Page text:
Scott Brown: champion of bipartisanship?

Republican Senator Scott Brown of Massachusetts has reached across the aisle in his first five weeks on the job. But his interest in dissolving gridlock doesn’t extend to supporting the healthcare bill.

By: Gail Russell Chaddock Staff writer for

Massachusetts Senator Scott Brown (r.) and Senate Majority Leader Harry Reid are seen before boarding the Senate Subway in Washington on Feb. 24. Manuel Balce Ceneta/AP

In the five weeks since being sworn in as the Senate’s 41st Republican, Sen. Scott Brown (R) of Massachusetts has often sided with Democrats – and seen some reach across the aisle in return.

It’s a sharp break from the culture of a highly partisan Senate, where gridlock is the new normal.

“We’re seeing a good free flow of ideas,” Senator Brown said on Wednesday, after voting with Democrats to end debate on a $140 billion package to extend tax breaks and benefits for jobless Americans. Then, he voted against the bill, which passed, 62 to 36.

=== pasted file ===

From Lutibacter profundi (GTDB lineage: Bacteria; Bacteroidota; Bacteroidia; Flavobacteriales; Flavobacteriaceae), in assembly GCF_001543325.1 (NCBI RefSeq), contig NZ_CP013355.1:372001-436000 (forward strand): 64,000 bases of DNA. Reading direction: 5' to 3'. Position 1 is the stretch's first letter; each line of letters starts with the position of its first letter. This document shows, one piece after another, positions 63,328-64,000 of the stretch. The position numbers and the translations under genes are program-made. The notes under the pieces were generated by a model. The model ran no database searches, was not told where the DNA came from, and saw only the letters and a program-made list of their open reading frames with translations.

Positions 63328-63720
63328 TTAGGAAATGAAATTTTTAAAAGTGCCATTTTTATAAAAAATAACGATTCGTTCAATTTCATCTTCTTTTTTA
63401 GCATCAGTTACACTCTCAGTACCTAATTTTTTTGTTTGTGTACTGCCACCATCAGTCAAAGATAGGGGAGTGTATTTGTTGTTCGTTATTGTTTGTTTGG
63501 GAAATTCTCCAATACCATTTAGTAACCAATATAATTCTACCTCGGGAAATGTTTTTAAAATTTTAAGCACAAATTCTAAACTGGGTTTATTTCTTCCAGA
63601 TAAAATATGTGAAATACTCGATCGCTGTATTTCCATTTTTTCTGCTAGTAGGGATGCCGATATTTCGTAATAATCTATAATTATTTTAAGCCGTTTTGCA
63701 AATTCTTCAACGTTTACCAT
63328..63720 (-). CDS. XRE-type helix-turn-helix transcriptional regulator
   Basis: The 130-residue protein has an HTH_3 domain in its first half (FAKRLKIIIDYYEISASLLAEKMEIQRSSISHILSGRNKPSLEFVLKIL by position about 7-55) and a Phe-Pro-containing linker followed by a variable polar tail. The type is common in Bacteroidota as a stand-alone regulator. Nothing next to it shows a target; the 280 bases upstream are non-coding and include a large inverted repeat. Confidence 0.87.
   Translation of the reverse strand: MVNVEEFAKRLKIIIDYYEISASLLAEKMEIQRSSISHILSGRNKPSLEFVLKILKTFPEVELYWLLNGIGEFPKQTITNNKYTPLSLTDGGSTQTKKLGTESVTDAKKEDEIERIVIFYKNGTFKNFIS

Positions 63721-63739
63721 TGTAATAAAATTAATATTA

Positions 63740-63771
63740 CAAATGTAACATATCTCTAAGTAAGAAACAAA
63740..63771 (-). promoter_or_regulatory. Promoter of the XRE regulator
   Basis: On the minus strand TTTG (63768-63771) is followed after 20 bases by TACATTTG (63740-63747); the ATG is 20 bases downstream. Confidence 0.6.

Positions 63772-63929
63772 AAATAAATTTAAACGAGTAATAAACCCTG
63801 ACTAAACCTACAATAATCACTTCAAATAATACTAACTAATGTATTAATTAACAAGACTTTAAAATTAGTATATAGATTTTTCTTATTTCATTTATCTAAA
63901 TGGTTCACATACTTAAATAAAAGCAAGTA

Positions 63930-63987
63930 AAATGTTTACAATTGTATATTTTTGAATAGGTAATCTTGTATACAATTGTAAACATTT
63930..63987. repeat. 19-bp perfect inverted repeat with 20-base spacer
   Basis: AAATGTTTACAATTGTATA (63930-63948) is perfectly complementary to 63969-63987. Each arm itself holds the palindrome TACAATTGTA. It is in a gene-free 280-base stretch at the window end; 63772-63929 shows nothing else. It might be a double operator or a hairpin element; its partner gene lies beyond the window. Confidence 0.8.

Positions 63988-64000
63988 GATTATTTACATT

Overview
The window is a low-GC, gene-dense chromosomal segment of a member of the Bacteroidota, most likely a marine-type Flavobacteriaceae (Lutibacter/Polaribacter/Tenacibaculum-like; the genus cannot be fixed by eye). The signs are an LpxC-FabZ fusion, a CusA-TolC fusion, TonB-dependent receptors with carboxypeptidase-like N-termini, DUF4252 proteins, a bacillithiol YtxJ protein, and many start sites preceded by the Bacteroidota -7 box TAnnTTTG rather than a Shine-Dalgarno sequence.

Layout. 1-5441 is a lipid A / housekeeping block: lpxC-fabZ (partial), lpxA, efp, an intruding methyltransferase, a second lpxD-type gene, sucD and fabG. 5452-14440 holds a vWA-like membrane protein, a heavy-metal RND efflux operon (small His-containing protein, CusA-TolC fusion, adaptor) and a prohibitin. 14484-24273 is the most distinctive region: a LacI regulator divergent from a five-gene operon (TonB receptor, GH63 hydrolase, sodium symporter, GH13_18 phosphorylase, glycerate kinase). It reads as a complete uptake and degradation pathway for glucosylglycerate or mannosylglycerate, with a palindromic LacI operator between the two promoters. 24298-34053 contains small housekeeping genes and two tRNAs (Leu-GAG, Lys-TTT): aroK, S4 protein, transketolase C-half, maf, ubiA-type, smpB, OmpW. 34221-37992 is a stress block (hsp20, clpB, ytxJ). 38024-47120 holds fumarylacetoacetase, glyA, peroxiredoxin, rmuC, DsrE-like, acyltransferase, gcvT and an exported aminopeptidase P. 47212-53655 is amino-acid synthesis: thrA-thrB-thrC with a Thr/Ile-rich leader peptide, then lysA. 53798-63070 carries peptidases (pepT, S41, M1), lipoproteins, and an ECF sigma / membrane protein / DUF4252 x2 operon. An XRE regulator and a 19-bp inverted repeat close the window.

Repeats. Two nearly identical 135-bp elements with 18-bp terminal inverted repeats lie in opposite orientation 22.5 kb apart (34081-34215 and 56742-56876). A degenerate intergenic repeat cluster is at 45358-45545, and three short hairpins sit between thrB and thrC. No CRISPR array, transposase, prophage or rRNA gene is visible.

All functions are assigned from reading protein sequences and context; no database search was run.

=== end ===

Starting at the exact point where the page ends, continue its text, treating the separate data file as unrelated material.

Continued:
“I’m not supporting the bill, but I do think the process needs to work better – and I hope my gestures do not go unnoticed,” he said.

Indeed, they have not. In a rare move, four Democrats broke ranks to vote with Brown and all other Republicans on an amendment to move some $60 billion to taxpayers in a six-month payroll tax holiday – Brown’s first legislative proposal. The measure failed, 44 to 56, on March 4.

“I think Senator Brown is showing he wants to work with us on bipartisan legislation much of the time,” says Sen. Charles Schumer (D) of New York, who chairs the Democratic Senatorial Campaign Committee.

Brown’s record has also been noted by conservatives, who lionized Brown after his surprise win to take over the seat once held by Senator Edward Kennedy and give Republicans the 41st vote they need to sustain a fulibuster. But his early procedural votes with Democrats dismayed some activists and bloggers, who dubbed Brown a traitor.

Democrats attribute their recent success in moving legislation to two factors: One is Brown’s votes. The other is Senate majority leader Harry’ Reid’s decision to move legislation in small packages, rather than massive bills that alarm or confuse voters. “These smaller pieces of legislation are more understandable, more transparent,” says Sen. Debbie Stabenow (D) of Michigan, chair of the Democratic Steering and Outreach Committee.   Continue…


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